Another point which I would like to address is that of intermediates. Evolution assumes a very, very gradual process (millions of years) of accumulated changes, which means that there have been many thousands of intermediate species between each modern species and its ancient predecessors. The problem is, where are their fossils? The geological record in no way gives evidence that millions of other species existed. Darwin addresses this problem, but quite unsuccessfully. He conceded that the geological record was imperfect, and dedicated the whole of chapter 10 to trying to resolve this problem. Ultimately, he is unable to solve the problem convincingly, and a century and a half later, after major developments in technical capabilities and massive amounts of geological research, we are little closer to verifying evolution. Rather than concluding that the geological record is imperfect, it seems more sensible to conclude that the “theory” of evolution is imperfect.
Lastly, I would like to address the issue of specialization. An obvious question should occur to anyone who gives evolution any serious thought: If a given attribute helps an animal survive better, then why wouldn’t several such attributes help even more? For example, if gills allow a fish to breathe under water, and mammals developed from fish, then why would mammals lose their gills? Certainly they would be better able to survive if they had both lungs and gills. Darwin’s answer is that no one doubts the value of the physiological division of labor. That is, each animal fills a particular niche, just as each person on an assembly line does one particular task. Darwin considers this to be the end of the matter, because he’s relying on the common notion of his time and ours that specialization is more efficient that generalization. He entirely misapplies the principle, though. Division of labor only works in the context of a group effort, when each person is doing his own part. With animals, however, it is individual survival that is important, so the more beneficial qualities one has the better. If evolution were a valid theory, it would seem that animals should be getting more generalized, not more specialized.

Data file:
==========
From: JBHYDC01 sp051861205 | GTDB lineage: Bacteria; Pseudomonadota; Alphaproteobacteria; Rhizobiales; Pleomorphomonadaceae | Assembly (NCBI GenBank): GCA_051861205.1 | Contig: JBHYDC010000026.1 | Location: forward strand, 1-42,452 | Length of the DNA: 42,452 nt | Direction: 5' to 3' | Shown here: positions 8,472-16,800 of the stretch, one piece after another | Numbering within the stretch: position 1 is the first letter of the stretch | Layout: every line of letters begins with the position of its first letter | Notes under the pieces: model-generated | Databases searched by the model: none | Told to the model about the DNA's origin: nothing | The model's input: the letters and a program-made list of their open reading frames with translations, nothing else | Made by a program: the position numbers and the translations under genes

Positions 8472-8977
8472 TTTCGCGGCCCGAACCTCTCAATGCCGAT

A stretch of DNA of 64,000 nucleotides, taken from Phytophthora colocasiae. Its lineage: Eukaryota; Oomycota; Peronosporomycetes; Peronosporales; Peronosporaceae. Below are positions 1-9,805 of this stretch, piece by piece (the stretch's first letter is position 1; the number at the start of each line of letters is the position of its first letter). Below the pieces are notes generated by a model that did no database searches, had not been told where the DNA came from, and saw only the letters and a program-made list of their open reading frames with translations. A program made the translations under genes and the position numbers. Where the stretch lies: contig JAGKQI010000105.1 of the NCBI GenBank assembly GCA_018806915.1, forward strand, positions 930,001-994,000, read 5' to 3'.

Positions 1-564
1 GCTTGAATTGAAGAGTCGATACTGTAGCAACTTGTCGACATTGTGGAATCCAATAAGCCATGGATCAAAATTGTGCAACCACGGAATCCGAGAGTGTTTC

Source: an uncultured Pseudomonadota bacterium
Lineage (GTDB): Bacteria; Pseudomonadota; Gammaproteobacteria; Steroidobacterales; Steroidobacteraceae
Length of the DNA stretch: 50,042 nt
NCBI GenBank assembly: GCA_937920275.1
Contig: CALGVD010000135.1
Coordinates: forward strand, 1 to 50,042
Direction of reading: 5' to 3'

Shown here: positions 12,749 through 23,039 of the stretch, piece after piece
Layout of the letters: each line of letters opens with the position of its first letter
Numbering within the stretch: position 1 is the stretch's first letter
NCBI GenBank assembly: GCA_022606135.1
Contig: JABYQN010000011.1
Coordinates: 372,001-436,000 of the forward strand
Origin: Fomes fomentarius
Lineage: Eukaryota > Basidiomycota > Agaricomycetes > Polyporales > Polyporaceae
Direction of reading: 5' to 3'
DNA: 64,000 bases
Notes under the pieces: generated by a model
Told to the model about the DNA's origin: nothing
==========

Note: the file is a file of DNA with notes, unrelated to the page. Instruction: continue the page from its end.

In conclusion, Darwinism reminds me of the movie Angels in the Outfield, throughout which is repeated the line “It could happen.” There is no direct evidence that evolution takes place, only a number of facts that seem to be explained by positing it. The problem is that more difficulties arise than are explained. A less all-encompassing, but more coherent and sound theory would be to posit independent creation along with a certain degree of micro-evolution.n
Ben Brown is a senior mathematics/computer science/theology major.
He is also president of the Franciscan University Student Forum, and a Contributing Editor of the Concourse.
- See such authors as Michael Johnson, Phillip Johnson, and Michael Behe. ↑